Pulp, Thetford

SEAN ATKINS Pulp's Forestry Commission tour of the country rolled into Thetford Forest with thousands of fans enjoying a very special evening.


Pulp's Forestry Commission tour of the country rolled into Thetford Forest last night, with thousands of fans enjoying a very special evening.

In terms of atmosphere, Thetford Forest was some-where between Blickling's classy concerts and the more chaotic mud-fest at Glastonbury.

The unprepared queued for burgers and beer while family groups set up deck chairs and laid out elaborate picnics.

And with many fans travel-ling to the area to make a weekend of it, there was no shortage of early arrivals.

Hours before even the support band appeared, people of all ages were enjoying the late sunshine on one of the longest days of the year.

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The Forestry Commission certainly deserves credit for the concerts – a marketing success in their own right, but also a wonderful introduction here for those of us who would not otherwise have thought of going down to the woods today.

There was a burst of excitement when Pulp took to the stage but the laid-back atmosphere persisted thanks to relaxed banter from Jarvis Cocker.

The lanky front man with an ironic dress sense appears an unlikely popstar but he is charismatic and cool in a live show.

Clearly revelling in Pulp's reputation for being different, he delighted in the opening line "Welcome to Thetford" – not a common phrase in the world of rock 'n' roll.

He told the crowd the Forestry Commission tour was doing him good.

"Look at my cheeks – I haven't had this much fresh air in three years," he said.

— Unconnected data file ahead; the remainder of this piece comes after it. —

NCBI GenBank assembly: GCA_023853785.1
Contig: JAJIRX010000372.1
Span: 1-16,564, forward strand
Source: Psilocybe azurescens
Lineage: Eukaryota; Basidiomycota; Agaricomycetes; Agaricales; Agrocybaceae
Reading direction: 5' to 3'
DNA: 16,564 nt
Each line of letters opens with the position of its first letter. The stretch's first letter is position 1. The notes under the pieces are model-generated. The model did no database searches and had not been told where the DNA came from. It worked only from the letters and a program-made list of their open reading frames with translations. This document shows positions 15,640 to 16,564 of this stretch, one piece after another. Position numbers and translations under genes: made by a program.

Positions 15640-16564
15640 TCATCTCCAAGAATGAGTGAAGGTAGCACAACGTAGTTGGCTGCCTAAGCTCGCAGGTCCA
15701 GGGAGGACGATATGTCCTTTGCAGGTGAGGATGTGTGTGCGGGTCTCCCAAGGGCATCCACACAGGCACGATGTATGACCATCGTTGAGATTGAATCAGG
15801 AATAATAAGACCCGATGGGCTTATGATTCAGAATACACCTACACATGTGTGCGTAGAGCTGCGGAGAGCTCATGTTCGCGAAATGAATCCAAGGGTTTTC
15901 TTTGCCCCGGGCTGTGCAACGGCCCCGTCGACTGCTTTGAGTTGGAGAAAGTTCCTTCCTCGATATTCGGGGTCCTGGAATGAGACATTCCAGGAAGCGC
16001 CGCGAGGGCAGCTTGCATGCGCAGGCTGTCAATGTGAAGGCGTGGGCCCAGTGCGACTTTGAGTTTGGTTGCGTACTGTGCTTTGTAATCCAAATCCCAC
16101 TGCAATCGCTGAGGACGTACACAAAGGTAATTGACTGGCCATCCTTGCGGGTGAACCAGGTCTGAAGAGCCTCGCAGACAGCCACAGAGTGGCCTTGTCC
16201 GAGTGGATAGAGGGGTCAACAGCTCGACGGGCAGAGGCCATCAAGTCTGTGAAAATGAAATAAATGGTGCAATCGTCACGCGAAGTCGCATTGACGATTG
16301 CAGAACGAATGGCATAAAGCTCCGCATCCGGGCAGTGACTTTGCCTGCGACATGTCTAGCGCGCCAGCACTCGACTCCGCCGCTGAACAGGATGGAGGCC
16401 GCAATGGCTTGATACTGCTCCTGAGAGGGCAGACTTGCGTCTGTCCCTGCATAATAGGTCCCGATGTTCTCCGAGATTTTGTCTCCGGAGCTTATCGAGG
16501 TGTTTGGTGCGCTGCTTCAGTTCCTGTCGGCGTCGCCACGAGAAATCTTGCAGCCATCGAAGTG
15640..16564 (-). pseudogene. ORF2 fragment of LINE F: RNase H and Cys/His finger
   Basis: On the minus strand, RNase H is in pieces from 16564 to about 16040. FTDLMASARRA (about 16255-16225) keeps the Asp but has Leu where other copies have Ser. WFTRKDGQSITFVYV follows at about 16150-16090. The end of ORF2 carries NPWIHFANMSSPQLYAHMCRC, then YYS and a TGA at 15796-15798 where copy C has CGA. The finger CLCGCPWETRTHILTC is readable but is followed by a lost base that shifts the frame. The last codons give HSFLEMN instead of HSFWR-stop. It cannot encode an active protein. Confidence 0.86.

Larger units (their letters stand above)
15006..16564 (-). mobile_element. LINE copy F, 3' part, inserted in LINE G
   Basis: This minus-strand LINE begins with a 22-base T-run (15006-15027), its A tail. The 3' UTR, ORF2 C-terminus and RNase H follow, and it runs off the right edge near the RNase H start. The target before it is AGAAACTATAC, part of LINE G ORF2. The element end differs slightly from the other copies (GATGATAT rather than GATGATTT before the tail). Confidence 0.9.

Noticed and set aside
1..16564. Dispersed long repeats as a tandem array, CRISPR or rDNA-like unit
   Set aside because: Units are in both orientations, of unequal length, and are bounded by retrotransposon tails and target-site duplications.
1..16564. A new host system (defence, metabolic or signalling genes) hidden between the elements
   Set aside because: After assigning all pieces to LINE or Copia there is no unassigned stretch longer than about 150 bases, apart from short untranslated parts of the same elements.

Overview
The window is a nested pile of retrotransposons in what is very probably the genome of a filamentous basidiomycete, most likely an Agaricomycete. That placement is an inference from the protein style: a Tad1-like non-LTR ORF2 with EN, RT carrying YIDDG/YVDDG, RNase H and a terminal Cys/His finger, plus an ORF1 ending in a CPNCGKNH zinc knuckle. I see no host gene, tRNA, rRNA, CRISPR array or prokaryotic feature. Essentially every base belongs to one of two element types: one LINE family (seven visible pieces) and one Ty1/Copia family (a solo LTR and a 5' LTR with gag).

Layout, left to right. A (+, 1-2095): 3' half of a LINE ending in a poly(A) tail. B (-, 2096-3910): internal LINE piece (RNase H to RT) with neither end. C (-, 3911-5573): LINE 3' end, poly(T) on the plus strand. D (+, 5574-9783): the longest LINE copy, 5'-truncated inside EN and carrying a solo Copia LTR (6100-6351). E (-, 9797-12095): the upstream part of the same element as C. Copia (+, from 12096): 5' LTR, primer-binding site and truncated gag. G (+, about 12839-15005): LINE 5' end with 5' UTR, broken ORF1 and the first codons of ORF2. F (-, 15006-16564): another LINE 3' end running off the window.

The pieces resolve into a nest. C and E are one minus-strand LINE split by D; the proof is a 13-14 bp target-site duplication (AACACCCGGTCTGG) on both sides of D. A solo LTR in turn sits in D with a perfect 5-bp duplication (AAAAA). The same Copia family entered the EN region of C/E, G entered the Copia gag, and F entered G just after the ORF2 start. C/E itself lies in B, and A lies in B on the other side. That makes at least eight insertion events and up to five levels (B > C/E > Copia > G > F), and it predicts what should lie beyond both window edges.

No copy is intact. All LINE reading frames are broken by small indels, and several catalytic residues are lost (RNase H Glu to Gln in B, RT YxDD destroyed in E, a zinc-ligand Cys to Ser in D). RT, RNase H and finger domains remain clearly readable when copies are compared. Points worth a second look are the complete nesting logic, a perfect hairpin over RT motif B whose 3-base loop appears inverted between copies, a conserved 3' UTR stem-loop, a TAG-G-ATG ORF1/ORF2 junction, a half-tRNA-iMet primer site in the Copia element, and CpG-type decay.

Cocker went on to describe the band's outing on the Broads, where their boat got stuck under a bridge and they needed to be rescued.

Cocker's personality is what makes Pulp's relationship with their fans so special.

But it's the music that matters and the whole band were on fine form.

Sorted, from the height of the band's fame in the mid '90s, got a great reception.

But material from current album We Love Life showed Pulp are creatively as good as ever.

The appropriately named Trees and the powerful Bad Cover Version particularly impressed.

The value-for-money set eventually reached a second encore just as darkness finally took over and a full moon could be seen over the treetops.

The show ended, as it surely had to, with Pulp's most memorable hit, Common People.

The band rocked, the audience sang along and Cocker strutted and danced like a man possessed.

The reaction was fantastic and Cocker, in typical style, thanked everyone for their support and warned us to be careful of bears on our way back through the forest.

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